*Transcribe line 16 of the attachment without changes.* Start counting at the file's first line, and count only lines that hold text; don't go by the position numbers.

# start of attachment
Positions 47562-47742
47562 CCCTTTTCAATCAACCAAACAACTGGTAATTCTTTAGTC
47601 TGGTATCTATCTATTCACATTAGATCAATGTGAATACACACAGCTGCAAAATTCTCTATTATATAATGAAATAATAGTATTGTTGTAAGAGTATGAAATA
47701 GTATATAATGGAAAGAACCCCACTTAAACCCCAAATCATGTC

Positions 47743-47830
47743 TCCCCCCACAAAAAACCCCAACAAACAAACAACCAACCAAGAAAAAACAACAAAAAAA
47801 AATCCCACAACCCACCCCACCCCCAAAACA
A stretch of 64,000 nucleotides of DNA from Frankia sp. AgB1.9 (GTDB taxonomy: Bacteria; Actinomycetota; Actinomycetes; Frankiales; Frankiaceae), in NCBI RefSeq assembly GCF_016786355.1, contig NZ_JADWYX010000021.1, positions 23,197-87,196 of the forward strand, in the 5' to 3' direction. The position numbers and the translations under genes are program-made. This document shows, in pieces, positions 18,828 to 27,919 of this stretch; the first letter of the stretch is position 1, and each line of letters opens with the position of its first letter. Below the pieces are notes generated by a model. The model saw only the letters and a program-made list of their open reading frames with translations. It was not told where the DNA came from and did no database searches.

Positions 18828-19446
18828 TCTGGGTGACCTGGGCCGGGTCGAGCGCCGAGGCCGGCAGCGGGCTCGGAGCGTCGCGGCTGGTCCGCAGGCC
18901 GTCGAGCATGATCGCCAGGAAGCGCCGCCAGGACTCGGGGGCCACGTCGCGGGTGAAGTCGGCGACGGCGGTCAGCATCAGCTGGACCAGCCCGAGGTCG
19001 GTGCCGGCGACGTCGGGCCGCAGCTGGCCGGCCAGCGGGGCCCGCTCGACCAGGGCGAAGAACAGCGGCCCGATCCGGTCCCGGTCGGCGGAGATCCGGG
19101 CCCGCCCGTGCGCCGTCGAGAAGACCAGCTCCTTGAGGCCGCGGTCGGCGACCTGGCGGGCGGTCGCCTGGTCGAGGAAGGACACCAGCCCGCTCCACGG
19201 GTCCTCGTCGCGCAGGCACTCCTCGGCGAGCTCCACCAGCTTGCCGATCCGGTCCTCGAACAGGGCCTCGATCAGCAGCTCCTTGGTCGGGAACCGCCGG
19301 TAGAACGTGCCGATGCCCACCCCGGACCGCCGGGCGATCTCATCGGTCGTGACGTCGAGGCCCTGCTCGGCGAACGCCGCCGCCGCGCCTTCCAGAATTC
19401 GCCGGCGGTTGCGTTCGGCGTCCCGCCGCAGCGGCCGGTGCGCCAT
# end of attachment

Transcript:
19401 GCCGGCGGTTGCGTTCGGCGTCCCGCCGCAGCGGCCGGTGCGCCAT